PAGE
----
Today is the last Sunday before Lent, a Sunday which, in the liturgical calendar, is always Transfiguration Sunday. Included in all three of the synoptic gospels, Jesus’ transfiguration is a strange story multiple layers of possible meaning. Jesus is worn out by the crowds and takes his best buddies, Peter, James, and John, with him to the top of a mountain for a break. While there, he is transfigured with Elijah and Moses, looking like a great laundry detergent ad. Matthew’ gospel this morning tells us that “His clothes became dazzling white,” while Mark adds in his gospel that they were “whiter than anyone in the world could bleach them.” Peter blurts out, “Let us put up three dwellings—one for you, one for Moses and one for Elijah.”
Why does he make such a random suggestion? Luke tells us—“He did not know what he was saying.” Far be it from Peter to say nothing when he doesn’t know what to say, to look and attend to what’s going on in silence and awe, or simply to say “Whoa!” or “Holy shit!” or “Who does your laundry?” No, he has to nail it down, organize it, put walls around it, and either sell tickets or write up a doctrinal statement and confession of faith. The voice from heaven makes it clear what Peter should be doing: This is my Son, the Beloved; with him I am well pleased; listen to him!
Almost every Sunday during the months I spent on sabbatical a decade ago in Minnesota, I saw a canine in church. Her name was Caritas, and she was a service dog for a regular parishioner who was profoundly deaf. The woman sat at the end of the front row so she could read the lips of the celebrant, while Caritas laid next to her, usually with her back half hanging out into the aisle. The dog looked as if she would love to have a pat on the head or a belly rub, but I knew better—don’t mess with a service dog while she’s on the clock. But just in case I, or anyone else within range, happened to have a hard time resisting the dog-lover’s urge to touch every dog, Caritas was more in-your-face than most service dogs. She wore a vest that, on its back, said “Service dog on duty. Do not pet.”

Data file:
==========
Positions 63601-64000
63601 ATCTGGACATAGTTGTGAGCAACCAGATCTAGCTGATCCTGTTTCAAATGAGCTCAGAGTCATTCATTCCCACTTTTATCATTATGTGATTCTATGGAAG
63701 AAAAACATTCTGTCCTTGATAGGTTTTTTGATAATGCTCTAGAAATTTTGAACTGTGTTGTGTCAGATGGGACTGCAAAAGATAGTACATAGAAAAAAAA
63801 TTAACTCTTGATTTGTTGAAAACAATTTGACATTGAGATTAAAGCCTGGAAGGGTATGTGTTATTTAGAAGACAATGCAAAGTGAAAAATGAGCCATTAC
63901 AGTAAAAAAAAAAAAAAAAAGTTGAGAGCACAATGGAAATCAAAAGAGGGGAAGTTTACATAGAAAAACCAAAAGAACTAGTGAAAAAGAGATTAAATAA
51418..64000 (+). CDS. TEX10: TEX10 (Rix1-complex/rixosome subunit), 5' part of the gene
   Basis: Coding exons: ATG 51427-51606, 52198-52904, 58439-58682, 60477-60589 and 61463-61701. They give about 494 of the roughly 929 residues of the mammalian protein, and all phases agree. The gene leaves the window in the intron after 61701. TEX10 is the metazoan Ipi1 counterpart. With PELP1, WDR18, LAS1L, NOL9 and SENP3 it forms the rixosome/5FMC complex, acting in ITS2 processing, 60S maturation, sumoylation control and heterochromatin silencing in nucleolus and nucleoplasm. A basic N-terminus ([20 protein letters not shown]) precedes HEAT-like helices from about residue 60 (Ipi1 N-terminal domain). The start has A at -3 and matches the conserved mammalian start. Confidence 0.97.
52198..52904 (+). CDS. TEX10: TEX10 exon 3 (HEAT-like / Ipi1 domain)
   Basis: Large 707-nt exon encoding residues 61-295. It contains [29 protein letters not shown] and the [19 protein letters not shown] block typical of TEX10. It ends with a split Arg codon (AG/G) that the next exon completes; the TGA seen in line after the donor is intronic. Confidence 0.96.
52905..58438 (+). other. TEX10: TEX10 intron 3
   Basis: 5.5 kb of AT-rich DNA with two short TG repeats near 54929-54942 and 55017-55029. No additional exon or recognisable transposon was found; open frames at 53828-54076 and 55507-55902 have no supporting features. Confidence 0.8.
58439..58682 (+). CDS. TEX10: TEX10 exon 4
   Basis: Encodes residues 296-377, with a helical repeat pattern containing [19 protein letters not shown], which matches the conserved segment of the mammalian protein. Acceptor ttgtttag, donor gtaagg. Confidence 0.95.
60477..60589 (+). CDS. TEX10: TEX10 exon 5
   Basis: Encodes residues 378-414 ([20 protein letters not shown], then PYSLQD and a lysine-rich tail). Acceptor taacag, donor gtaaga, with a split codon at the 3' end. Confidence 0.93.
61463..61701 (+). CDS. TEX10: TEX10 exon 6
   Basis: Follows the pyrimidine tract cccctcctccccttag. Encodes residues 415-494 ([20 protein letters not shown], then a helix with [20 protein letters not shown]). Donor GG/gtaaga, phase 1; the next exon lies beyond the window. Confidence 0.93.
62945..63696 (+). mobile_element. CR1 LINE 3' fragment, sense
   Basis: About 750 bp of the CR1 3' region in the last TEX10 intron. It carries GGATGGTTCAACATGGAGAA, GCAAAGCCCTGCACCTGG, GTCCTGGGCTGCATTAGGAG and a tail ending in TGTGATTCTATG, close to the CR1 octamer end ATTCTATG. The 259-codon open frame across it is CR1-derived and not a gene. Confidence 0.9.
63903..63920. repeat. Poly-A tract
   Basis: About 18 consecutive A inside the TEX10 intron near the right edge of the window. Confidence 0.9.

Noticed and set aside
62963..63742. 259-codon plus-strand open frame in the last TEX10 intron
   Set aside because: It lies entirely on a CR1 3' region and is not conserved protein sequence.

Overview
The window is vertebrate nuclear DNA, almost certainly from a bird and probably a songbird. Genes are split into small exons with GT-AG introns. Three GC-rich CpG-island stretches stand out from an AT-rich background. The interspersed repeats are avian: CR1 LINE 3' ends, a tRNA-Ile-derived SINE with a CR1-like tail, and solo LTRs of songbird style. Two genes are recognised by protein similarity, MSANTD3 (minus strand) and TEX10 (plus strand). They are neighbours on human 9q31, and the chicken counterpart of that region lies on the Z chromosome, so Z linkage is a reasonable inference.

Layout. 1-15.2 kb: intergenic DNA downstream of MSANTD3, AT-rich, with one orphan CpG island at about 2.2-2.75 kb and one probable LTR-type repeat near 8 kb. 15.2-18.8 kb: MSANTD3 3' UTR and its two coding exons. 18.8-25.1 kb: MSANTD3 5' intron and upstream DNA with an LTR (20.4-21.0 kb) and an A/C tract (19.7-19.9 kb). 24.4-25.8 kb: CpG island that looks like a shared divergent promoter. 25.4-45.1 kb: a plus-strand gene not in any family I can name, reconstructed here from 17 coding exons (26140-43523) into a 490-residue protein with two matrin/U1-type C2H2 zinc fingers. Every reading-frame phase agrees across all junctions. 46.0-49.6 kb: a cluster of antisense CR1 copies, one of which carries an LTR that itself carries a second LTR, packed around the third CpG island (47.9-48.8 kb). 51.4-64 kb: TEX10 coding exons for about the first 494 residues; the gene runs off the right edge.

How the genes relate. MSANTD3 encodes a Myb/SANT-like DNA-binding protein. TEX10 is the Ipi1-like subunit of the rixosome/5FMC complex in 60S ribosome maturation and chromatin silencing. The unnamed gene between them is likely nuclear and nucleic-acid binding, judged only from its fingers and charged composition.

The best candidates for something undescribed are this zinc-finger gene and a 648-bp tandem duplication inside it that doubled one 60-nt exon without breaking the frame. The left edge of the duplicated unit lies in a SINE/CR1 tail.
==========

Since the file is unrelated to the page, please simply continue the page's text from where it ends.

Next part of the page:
Look—don’t touch. This used to be my mother’s automatic command every time we walked into a store of any sort, from grocery to hardware to department. Every parent worth the job description has this directive in her or his repertoire, knowing that pre-civilized human beings are inveterate grabbers. Hannah Arendt once wrote: “Every year the world is invaded by millions of tiny barbarians—they’re called children.”
Absolutely true, and “Look, don’t touch” is one of the earliest and best tools to use for domestication purposes. In truth, though, the temptation to look and grab, rather than simply to look, is one that none of us ever truly overcomes. As soon as we see something, we want to possess it, to make it ours, to wrap it up in what Iris Murdoch calls “the avaricious tentacles of the self.” That’s what Peter is seeking to do with what he doesn’t understand in the transfiguration story, when what he should be doing is looking, listening, and keeping his mouth shut.